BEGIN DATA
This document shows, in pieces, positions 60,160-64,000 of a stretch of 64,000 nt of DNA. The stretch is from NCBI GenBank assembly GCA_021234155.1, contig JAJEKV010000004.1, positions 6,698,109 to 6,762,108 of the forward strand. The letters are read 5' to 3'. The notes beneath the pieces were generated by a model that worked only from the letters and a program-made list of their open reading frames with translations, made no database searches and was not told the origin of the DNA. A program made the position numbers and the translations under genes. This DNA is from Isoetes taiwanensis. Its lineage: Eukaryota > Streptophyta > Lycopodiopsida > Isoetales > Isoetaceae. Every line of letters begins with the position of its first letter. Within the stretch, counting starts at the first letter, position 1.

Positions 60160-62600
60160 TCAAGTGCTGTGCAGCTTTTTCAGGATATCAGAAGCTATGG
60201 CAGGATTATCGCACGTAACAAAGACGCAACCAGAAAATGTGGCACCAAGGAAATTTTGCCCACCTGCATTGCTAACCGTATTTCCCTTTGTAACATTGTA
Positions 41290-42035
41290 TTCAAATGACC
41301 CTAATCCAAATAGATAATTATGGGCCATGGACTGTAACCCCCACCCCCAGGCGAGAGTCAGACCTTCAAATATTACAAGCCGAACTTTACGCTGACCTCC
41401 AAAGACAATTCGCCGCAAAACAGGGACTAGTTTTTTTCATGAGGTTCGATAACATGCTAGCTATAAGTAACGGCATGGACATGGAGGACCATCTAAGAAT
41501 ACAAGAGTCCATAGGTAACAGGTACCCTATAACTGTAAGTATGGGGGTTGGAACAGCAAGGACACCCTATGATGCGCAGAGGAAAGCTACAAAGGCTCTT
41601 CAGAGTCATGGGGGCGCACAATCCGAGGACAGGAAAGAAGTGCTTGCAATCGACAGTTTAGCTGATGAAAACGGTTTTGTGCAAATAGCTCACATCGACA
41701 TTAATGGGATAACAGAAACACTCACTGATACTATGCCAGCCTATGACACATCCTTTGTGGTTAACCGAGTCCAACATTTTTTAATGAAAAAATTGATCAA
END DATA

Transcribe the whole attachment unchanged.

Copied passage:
This document shows, in pieces, positions 60,160-64,000 of a stretch of 64,000 nt of DNA. The stretch is from NCBI GenBank assembly GCA_021234155.1, contig JAJEKV010000004.1, positions 6,698,109 to 6,762,108 of the forward strand. The letters are read 5' to 3'. The notes beneath the pieces were generated by a model that worked only from the letters and a program-made list of their open reading frames with translations, made no database searches and was not told the origin of the DNA. A program made the position numbers and the translations under genes. This DNA is from Isoetes taiwanensis. Its lineage: Eukaryota > Streptophyta > Lycopodiopsida > Isoetales > Isoetaceae. Every line of letters begins with the position of its first letter. Within the stretch, counting starts at the first letter, position 1.

Positions 60160-62600
60160 TCAAGTGCTGTGCAGCTTTTTCAGGATATCAGAAGCTATGG
60201 CAGGATTATCGCACGTAACAAAGACGCAACCAGAAAATGTGGCACCAAGGAAATTTTGCCCACCTGCATTGCTAACCGTATTTCCCTTTGTAACATTGTA
Positions 41290-42035
41290 TTCAAATGACC
41301 CTAATCCAAATAGATAATTATGGGCCATGGACTGTAACCCCCACCCCCAGGCGAGAGTCAGACCTTCAAATATTACAAGCCGAACTTTACGCTGACCTCC
41401 AAAGACAATTCGCCGCAAAACAGGGACTAGTTTTTTTCATGAGGTTCGATAACATGCTAGCTATAAGTAACGGCATGGACATGGAGGACCATCTAAGAAT
41501 ACAAGAGTCCATAGGTAACAGGTACCCTATAACTGTAAGTATGGGGGTTGGAACAGCAAGGACACCCTATGATGCGCAGAGGAAAGCTACAAAGGCTCTT
41601 CAGAGTCATGGGGGCGCACAATCCGAGGACAGGAAAGAAGTGCTTGCAATCGACAGTTTAGCTGATGAAAACGGTTTTGTGCAAATAGCTCACATCGACA
41701 TTAATGGGATAACAGAAACACTCACTGATACTATGCCAGCCTATGACACATCCTTTGTGGTTAACCGAGTCCAACATTTTTTAATGAAAAAATTGATCAA